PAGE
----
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ranking = 0.28571428571429
keywords = voice
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5/132. Treatment of Parkinson hypophonia with percutaneous collagen augmentation.

    OBJECTIVES: It has been estimated that more than 70% of patients with parkinson disease experience voice and speech disorders characterized by weak and breathy phonation, and dysarthria. This study reports on the efficacy of treating Parkinson patients who have glottal insufficiency. STUDY DESIGN AND methods: Thirty-five patients underwent collagen augmentation of the vocal folds for hypophonia associated with parkinson disease, using a new technique of percutaneous injection with fiberoptic guidance. Patient response to the collagen augmentation was determined by telephone survey. RESULTS AND CONCLUSIONS: The procedure required minimal patient participation and was safely performed on all the patients who were studied. Results of the survey indicated that 75% of patient responses demonstrated satisfaction with the technique, compared with 16% of patient ratings reflecting dissatisfaction. These results were moderately correlated with the duration of improvement of the dysphonia. Results of this preliminary evaluation demonstrate that voice deficits in parkinson disease are amenable to vocal fold augmentation. Because this procedure requires minimal patient participation and can be safely performed in an office setting, it may also be useful in other severely debilitating neuromotor diseases that result in glottal insufficiency and hypophonia.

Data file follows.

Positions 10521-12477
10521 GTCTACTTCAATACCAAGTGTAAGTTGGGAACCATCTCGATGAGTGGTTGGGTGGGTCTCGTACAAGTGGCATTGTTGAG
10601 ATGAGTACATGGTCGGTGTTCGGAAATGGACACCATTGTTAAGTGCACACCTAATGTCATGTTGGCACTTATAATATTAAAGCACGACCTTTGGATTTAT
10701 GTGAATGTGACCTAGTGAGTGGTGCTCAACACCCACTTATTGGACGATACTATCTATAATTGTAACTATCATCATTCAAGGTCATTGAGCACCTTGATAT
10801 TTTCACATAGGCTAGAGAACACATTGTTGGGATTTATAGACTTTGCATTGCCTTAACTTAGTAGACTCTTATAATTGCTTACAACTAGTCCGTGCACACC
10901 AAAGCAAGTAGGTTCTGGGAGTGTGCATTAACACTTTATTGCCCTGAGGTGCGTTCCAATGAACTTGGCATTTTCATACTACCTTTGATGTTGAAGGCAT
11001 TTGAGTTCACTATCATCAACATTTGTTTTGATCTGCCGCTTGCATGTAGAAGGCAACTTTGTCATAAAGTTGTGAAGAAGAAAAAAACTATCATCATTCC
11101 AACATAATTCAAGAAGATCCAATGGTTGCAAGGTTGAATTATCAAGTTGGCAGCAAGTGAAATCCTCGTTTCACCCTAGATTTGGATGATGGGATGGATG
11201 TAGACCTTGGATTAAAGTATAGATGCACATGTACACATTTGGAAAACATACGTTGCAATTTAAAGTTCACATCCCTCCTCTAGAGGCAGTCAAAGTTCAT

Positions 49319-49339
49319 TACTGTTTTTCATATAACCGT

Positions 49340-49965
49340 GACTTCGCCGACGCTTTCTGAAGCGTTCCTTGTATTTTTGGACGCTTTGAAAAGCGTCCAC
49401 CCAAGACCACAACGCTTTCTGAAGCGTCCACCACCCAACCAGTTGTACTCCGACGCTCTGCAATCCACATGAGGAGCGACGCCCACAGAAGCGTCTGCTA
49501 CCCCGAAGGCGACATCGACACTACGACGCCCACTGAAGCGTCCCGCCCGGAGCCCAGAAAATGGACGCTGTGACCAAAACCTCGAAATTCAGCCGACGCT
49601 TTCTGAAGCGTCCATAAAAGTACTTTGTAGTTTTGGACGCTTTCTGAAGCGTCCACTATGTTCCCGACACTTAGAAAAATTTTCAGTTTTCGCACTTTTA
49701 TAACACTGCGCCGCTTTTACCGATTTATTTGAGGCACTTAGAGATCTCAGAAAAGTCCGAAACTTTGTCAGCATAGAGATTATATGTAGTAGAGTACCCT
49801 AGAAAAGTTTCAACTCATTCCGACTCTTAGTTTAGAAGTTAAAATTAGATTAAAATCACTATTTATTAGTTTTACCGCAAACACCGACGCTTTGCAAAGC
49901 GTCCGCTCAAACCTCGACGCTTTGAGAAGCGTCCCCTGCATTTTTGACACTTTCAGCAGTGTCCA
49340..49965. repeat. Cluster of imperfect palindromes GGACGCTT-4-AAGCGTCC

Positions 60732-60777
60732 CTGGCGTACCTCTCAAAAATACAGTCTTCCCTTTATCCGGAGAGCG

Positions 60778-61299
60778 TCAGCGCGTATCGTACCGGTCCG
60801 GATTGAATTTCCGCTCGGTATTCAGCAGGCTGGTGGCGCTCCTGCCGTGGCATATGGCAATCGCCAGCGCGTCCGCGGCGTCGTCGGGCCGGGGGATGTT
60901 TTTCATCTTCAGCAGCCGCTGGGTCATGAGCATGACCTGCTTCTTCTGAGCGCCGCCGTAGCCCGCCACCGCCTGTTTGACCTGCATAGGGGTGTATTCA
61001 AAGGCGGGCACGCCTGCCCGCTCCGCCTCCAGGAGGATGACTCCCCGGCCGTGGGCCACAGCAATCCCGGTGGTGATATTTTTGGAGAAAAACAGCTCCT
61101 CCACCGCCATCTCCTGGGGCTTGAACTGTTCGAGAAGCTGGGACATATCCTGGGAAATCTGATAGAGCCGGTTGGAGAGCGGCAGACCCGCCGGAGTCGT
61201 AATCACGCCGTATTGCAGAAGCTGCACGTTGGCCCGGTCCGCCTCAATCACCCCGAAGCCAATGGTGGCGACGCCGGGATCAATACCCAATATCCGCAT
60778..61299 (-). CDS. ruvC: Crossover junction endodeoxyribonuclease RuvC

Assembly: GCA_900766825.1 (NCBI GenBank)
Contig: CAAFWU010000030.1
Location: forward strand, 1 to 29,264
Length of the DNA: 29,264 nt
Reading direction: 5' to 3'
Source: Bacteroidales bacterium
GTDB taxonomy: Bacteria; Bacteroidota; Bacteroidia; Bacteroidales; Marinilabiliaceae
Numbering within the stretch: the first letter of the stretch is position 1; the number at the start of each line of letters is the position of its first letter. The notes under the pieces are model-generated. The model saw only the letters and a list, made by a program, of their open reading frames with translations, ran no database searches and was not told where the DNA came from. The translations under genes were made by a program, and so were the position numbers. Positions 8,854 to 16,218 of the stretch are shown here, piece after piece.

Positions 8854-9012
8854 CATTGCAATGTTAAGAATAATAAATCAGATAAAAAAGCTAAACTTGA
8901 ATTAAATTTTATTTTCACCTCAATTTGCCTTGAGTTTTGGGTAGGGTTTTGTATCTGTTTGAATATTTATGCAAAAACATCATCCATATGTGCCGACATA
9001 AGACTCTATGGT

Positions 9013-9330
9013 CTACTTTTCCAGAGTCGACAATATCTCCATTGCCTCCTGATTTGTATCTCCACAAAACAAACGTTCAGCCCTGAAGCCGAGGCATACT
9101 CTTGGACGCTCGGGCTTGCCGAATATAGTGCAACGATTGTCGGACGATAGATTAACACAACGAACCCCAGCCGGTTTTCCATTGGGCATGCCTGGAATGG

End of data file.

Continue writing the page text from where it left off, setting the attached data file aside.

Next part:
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ranking = 0.28571428571429
keywords = voice
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6/132. technology in the treatment of voice disorders.

    Currently there are several instruments that provide technological support for the treatment of patients with voice disorders. In this article, specific disorders are discussed along with the technologies that can be utilized to augment treatment. Not all forms of voice disorder can be covered, but representative samples from the major categories should provide sufficient information to encourage generalization to types that are not discussed.
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ranking = 0.85714285714286
keywords = voice
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7/132. A deaf woman learning to control her excessive vocal loudness through a portable feedback system.

    A deaf woman learned to control her excessive vocal loudness through a portable feedback system, which provided vibratory stimulation when her voice was too loud. The mean percentage of excessively loud talking decreased from 45 prior to the use of feedback to 3 during the use of feedback. This improvement (documented by formal observation) was confirmed by normally hearing people sharing the work environment with the woman. The woman preferred a system with a contact microphone since this was virtually unaffected by environmental noise.
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ranking = 0.14285714285714
keywords = voice
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8/132. Tracheo-oesophageal puncture by retrograde passage of a gastroscope via mini-laparotomy and gastrotomy.

    Secondary tracheo-oesophageal puncture is frequently used for voice restoration after laryngectomy. A method utilizing a flexible gastroscope passed via a mini-laparotomy and gastrotomy in a retrograde manner is described in a patient where extensive pharyngeal resection made it impossible to cannulate the upper aerodigestive tract. The patient suffered minimal morbidity and produced reasonable speech.
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ranking = 0.14285714285714
keywords = voice